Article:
Guided by advanced esophageal physiology diagnostics, surgeons at NYU Langone’s Center for Esophageal Health successfully performed robotic revisional surgery on a 54-year-old woman who presented with debilitating symptoms, including “stabbing pain after meals,” choking, dysphagia, and daily heartburn unresponsive to medical therapy.
The woman had a history of gastroesophageal reflux disease (GERD), for which she had surgery several decades earlier, and was taking immunosuppressant therapy for Crohn’s disease. Previous procedures to dilate her upper esophagus had failed to relieve symptoms of dysphagia and choking, which were severely interfering with her quality of life and had forced her to take a leave of absence from her job as a teacher.
Previous Efforts Fail to Relieve Symptoms
While in her early 20s, the patient had an open Nissen fundoplication surgery using a 9-in incision for GERD, a procedure that wraps the stomach completely around the lower esophagus to create a new functional valve preventing reflux. Endoscopic studies performed before she was seen at NYU Langone suggested that a stricture or narrowing had developed in her lower esophagus with upstream dilation and tortuosity of the esophagus, accompanied by a paraesophageal hernia. Her referring doctors outside of NYU Langone had also considered a diagnosis of achalasia, a disorder associated with narrowing that impedes the ability of the esophagus to contract and relax appropriately during swallowing. Several endoscopic-guided dilations were attempted in an effort to stretch her esophageal passage, but the procedures failed to resolve her symptoms.
The patient was advised against surgery due to prior open surgery causing significant adhesions and the risks of inadvertent injury to the esophagus, stomach, or vagus nerves in the presence of extensive scar tissue. The woman was also taking immunosuppressive medications for Crohn’s disease—including high doses of aminosalicylates and infliximab—which increase the risks of postsurgical infection and impaired wound healing. At a crossroads, she then sought a second opinion at NYU Langone.
NYU Langone Performs Advanced Workup
The patient scheduled a consultation with Tanuja Damani, MD, surgical director of the Center for Esophageal Health and associate professor in NYU Langone’s Department of Surgery. Dr. Damani conferred with Abraham R. Khan, MD, the center’s medical director and assistant professor in the Department of Medicine, who specializes in neurogastroenterology and motility disorders of the gastrointestinal (GI) tract.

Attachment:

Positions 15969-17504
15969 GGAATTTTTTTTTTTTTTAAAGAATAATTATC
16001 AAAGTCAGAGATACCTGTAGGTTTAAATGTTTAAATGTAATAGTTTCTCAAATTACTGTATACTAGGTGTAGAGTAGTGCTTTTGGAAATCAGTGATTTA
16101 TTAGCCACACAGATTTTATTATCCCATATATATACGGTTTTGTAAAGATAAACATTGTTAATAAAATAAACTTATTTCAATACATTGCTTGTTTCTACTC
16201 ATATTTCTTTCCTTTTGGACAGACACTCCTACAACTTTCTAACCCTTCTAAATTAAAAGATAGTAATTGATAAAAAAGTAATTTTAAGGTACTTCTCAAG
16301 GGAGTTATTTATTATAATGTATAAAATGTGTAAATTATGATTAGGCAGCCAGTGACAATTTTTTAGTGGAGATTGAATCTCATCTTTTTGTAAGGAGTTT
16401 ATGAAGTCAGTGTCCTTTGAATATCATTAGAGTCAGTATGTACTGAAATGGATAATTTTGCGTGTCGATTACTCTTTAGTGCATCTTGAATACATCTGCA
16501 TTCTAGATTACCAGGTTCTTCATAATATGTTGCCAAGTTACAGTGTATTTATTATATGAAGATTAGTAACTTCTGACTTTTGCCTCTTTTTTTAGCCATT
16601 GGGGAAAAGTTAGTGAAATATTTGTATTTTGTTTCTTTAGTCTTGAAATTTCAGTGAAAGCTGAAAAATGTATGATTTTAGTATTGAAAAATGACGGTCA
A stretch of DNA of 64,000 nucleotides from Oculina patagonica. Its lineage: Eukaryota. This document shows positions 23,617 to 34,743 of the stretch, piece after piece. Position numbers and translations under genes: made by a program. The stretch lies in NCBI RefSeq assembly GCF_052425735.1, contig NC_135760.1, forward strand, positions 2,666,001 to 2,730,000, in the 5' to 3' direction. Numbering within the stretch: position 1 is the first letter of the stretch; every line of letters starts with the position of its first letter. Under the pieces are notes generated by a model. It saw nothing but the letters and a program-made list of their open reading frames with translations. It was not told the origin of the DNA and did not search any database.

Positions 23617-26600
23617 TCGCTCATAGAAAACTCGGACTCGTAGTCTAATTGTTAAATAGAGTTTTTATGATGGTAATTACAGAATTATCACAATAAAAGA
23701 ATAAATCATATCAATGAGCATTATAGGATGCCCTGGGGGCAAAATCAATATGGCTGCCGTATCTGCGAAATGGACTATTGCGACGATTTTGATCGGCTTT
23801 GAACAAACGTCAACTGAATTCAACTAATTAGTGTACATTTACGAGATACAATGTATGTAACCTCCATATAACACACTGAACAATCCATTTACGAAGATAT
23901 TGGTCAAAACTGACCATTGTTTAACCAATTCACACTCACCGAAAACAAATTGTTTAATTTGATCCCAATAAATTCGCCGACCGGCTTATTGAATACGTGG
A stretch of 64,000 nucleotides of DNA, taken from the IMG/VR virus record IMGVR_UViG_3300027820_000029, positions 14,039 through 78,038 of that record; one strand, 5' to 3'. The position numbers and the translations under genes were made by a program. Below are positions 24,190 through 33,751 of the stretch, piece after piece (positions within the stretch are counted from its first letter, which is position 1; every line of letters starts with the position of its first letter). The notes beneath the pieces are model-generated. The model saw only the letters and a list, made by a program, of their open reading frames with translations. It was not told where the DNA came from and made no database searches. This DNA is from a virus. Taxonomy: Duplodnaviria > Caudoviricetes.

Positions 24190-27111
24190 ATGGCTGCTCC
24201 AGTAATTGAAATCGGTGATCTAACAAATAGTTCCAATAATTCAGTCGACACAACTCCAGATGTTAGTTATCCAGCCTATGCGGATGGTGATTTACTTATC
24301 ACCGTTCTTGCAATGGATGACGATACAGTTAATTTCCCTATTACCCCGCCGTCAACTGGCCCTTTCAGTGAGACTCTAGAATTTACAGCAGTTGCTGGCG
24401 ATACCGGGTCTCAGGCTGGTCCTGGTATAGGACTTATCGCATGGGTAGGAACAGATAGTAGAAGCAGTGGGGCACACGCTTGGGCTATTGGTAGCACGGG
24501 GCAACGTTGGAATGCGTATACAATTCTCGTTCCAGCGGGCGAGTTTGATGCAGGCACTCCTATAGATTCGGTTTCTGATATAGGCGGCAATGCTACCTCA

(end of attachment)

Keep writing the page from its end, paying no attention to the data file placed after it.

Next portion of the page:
The NYU Langone team conducted an extensive workup. First, Dr. Khan did a detailed assessment of the patient’s esophagus using a functional lumen imaging probe (FLIP), a minimally invasive device that simultaneously measures the diameter and contractility of the esophagus under a sedated upper endoscopy. The diagnostic evaluation revealed a likely extrinsic obstruction at the junction where the esophagus joins the stomach, preventing the lower esophageal sphincter from opening appropriately.
The findings did not support a diagnosis of achalasia and instead singled out a paraesophageal hiatal hernia as the root problem. “Our workup also eliminated the need to perform an esophageal manometry, one of the standard tests done to exclude achalasia,” notes Dr. Khan, “which would have been particularly difficult and uncomfortable in this case as it requires the patient to be awake during placement of an intranasal catheter to assess swallowing function, and she had an obstructed lower esophagus.”
Robotic Surgery Repair Leads to Successful Outcome
With a specific diagnosis in hand, Dr. Khan and Dr. Damani recommended proceeding with robotic revisional surgery. Although minimally invasive revisional surgery after prior open surgery carries risks, they are significantly mitigated in high-volume centers like NYU Langone where surgeons have extensive experience and expertise in revisional foregut and complex robotic procedures.
“We also considered that previous attempts to control her symptoms with medications and endoscopic procedures had failed,” says Dr. Damani. “At the same time, the symptoms had become debilitating and were severely curtailing her ability to enjoy food and pursue her daily activities. Revisional surgery was clearly the best way to address the root cause of her problems.
Dr. Damani performed a robotic repair of the paraesophageal hernia, using biodegradable mesh to reinforce the hiatal opening at the diaphragm and prevent postoperative recurrence. They then took down the existing Nissen fundoplication, which involves a complete 360-degree wrap of the stomach around the esophagus, and converted it to a Toupet fundoplication, a partial 270-degree wrap.
The Toupet method is often preferred for patients who have persistent dysphagia as well as reflux, as it does not completely encircle the esophagus. Thus it causes less postoperative side effects of dysphagia and gas bloat syndrome and allows the patient’s natural gastric venting functions, such as belching and vomiting. In addition, it has been shown in studies objectively and subjectively to provide the same reflux control as a Nissen fundoplication.
The patient was extremely pleased with the successful outcome. “After less than 48 hours in the hospital, she was able to return home and eventually resume teaching,” says Dr. Damani. “Thanks to the advanced expertise in esophageal testing and robotic surgery we have at NYU Langone, this patient was able to embark on a new course of treatment that significantly improved her quality of life.”